The Brotherhood’s Justice and Construction Party would likely have a strong showing in the upcoming elections, he said, based on the strength of the Brotherhood’s network in Libya, its broad support, the fact that it is a truly national party, and that 25 per cent of its members were women. He described the current relationship between the Brotherhood and the TNC (Transitional National Council) as `lukewarm.’” Another State Department paper marked “Sensitive But Unclassified (SBU)” contained talking points for Deputy Secretary of State William Burns’ scheduled July 14, 2012 meeting with Mohammad Sawan, the Muslim Brotherhood leader who was also head of the Brotherhood’s Justice and Construction Party. The document is heavily redacted, but nevertheless provides clear indication of Washington’s sympathies for the emergence of the Muslim Brotherhood as a major political force in the post-Gaddafi Libya. The talking points recommended that Secretary Burns tell Sawan that the US government entities “share your party’s concerns in ensuring that a comprehensive transitional justice process is undertaken to address past violations so that they do not spark new discontent.” The Burns paper described the Libyan Muslim Brotherhood: “Prior to last year’s revolution, the Muslim Brotherhood was banned for over three decades and its members were fiercely pursued by the Gaddafi regime.
The Libyan Muslim Brotherhood (LMB) returned to Libya last year after years in exile in Europe and the United States, selected new leadership and immediately began to plan for an active role in Libya’s political future.” After a redacted section, the document continued, “The LMB-affiliated Justice and Construction party, led by Misratan and former political prisoner under Gaddafi Mohammad Sawan, was created in March 2012. Sawan himself was not a candidate in the elections but wields significant influence as the head of the largest political party and most influential Islamist party in Libya.” The July 14 meeting was attended by both Secretary Burns and Ambassador Christopher Stevens. On September 11, 2012, Ambassador Stevens and three other American diplomats were killed in a premeditated terrorist attack on US mission and CIA facilities in Benghazi. An undated State Department cable revealed further courting of the LMB and its Justice and Construction Party. “Mohammad Sawan, Chairman of Justice and Construction Party, received yesterday at his office in Tripoli, Ambassadors of US, UK, FR and IT. The Ambassadors requested the meeting to get acquainted with the party’s position on the current events in Libya, the Government, the Party’s demand to sack the Prime Minister, the Constitution, GNC lifetime arguments, dialogue initiatives and Party’s assessment of political and security situation in Libya and the region. During the meeting, which took an hour and a half and attended by Mohammad Talb, party’s International Relations officer, and Hussam Naeli, acting liaison officer, Sawan explained that the Government has not been able to achieve any success in the core files such as security and local government, which both are under the direct supervision of the Prime Minister. Such a failure resulted in the lack of security, continuous assassinations, kidnappings, crimes, smuggling and attacks on public and private property, halt oil exports and disruption of water and electricity supply. Sawan stressed that a solution is possible and the party presented a clear solution, but the Government is not in harmony. He added we are responsible only for ministries that we take part in.”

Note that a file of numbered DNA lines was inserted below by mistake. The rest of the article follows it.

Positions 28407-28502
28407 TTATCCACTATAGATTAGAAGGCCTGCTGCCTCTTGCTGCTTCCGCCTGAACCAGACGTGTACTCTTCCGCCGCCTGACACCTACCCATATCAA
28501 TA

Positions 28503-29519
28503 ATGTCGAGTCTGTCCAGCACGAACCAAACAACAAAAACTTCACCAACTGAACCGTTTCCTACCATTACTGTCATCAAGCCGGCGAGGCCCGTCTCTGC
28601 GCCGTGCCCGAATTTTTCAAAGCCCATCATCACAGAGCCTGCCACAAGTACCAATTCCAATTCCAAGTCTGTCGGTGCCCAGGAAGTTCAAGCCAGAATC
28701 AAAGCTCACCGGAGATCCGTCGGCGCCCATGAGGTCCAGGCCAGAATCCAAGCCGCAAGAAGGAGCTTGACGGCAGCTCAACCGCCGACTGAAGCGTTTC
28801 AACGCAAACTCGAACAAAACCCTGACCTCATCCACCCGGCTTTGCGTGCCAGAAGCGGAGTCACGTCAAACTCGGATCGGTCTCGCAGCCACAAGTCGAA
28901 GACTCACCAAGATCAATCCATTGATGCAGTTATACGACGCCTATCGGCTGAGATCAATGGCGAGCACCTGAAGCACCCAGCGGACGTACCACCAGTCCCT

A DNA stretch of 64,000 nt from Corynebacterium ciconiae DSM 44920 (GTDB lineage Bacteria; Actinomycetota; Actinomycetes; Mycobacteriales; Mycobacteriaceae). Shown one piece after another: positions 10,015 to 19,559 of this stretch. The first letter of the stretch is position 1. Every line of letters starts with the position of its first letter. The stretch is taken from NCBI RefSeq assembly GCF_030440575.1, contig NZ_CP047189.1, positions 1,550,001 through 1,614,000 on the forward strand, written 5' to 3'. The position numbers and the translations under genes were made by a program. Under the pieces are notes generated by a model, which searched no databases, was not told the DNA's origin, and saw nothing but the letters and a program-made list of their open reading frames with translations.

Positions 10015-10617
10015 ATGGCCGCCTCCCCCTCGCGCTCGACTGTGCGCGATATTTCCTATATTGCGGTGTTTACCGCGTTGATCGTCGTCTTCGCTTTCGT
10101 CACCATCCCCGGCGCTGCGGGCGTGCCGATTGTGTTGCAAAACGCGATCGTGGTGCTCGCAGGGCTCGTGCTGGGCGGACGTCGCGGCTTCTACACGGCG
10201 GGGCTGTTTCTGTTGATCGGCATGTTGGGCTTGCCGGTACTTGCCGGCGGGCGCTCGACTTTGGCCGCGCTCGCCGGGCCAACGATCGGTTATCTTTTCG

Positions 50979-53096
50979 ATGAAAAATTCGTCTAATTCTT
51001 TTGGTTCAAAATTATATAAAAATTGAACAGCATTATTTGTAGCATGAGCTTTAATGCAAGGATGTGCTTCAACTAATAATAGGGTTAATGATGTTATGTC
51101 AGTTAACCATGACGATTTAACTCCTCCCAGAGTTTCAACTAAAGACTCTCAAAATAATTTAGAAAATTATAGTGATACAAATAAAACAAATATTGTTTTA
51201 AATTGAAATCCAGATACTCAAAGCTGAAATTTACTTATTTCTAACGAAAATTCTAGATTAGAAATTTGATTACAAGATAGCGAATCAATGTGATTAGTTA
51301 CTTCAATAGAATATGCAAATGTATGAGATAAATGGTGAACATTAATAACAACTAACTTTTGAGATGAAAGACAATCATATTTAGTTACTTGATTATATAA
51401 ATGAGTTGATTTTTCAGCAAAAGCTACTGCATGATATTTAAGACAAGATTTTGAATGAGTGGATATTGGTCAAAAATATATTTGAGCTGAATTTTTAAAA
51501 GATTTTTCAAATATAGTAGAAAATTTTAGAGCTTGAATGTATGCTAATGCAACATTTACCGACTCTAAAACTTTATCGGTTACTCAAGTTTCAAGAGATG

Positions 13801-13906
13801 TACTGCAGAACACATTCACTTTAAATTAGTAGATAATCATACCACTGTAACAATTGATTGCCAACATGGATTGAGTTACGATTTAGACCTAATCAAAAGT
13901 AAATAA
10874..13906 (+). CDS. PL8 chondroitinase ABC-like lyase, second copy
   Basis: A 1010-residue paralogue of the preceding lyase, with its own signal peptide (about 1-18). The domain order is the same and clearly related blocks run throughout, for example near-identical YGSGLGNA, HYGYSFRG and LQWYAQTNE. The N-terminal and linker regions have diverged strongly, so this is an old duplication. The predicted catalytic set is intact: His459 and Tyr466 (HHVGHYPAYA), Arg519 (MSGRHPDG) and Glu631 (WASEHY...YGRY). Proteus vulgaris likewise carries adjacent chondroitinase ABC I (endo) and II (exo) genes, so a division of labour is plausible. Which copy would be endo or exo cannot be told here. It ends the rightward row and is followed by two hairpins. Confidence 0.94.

The State Department cable noted that “On their part, the Ambassadors praised the active role of the Party in the political scene and confirmed their standing with the Libyan people and Government despite its weaknesses and they are keen to stabilize the region… At the end of the meeting, Sawan thanked his guests and all stressed the need to communicate. The guests affirmed that they will assist through Libyan legitimate entities as they did during the revolution.”